For no load mutual funds, the fees charged are based on your investment fund’s expense ratio. Expense ratios are a portion of the fund’s total assets under management, and the money is used to cater for administrative costs incurred when operating the mutual fund.
The amount charged varies depending on the mutual fund’s nature and your desired investment amount, among others. However, the charges can be as much as 5% less the costs of a load fund. Additionally, these fees are deducted from profits gained on the mutual fund, which means that you will not be paying out of your pocket or tap into your initial investment fund.
The Main Differences Between a Load and No-Load Mutual Fund
The main difference between a load and no load mutual fund is the cost. Load funds charge an upfront sales fee, also known as a “load”, when buying or selling shares. No-load funds do not charge any additional fees for transactions, which can make them more cost-effective for investors over the long term.
Another difference is that some no-load funds may have higher expense ratios than load funds, but this varies depending on the type of investment product. Finally, load funds may be actively managed whereas no-load funds are typically passively managed.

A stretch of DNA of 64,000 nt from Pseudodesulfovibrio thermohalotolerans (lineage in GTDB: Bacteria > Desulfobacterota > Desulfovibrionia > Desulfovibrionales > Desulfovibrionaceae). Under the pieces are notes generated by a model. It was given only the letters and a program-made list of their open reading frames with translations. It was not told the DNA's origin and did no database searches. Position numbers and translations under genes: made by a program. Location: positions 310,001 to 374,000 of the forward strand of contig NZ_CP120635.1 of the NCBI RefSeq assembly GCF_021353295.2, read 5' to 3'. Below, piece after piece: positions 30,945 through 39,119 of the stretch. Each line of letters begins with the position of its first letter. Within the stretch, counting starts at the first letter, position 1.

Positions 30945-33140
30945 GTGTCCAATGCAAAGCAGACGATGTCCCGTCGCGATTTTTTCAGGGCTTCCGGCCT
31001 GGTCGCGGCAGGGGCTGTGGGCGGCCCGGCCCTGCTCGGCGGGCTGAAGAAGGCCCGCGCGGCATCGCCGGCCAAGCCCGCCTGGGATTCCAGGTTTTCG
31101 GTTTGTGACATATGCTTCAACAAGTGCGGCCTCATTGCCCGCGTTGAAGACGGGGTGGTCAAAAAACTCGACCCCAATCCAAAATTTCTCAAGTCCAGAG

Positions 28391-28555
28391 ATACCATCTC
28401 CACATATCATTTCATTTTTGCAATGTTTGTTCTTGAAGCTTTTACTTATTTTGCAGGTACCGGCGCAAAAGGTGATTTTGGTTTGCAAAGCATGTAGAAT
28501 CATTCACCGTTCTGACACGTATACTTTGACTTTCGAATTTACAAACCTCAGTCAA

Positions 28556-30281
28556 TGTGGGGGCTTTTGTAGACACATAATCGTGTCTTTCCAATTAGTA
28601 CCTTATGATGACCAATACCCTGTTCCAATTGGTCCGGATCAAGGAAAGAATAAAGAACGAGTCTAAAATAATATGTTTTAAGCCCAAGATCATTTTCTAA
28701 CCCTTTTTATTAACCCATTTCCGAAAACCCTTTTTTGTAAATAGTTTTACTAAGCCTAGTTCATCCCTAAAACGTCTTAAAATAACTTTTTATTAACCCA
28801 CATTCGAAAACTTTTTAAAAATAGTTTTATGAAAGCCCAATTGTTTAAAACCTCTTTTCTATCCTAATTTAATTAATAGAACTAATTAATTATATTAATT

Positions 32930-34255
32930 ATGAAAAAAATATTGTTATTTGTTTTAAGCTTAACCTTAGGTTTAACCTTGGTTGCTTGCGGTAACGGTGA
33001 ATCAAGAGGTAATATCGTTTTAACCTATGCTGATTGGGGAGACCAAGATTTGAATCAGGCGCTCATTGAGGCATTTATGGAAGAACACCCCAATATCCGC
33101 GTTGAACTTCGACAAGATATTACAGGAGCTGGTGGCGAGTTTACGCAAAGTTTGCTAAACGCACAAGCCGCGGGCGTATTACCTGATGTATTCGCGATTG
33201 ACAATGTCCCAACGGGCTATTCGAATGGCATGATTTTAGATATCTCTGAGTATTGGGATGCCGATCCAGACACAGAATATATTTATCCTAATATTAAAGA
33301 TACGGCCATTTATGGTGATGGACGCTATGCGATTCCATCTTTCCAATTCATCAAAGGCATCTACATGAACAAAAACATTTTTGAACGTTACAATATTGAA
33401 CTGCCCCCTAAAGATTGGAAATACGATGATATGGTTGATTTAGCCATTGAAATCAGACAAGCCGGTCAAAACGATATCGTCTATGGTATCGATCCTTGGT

Make an Informed & Profitable Investment Decision When It Comes to Mutual Funds
Understanding the difference between load funds and no load mutual funds is a major first step towards making an informed decision. For example, you know that investing in a load fund will cost you extra fees and charges, but you will also benefit from professional investment recommendations.
However, there is still more you need to know to make expert decisions. That is what we are here for! Bogart Wealth is an expert in mutual fund investments, and we have a lot of expert insights to share. Get in touch today to learn more about how we can help you pick the ideal mutual fund investment.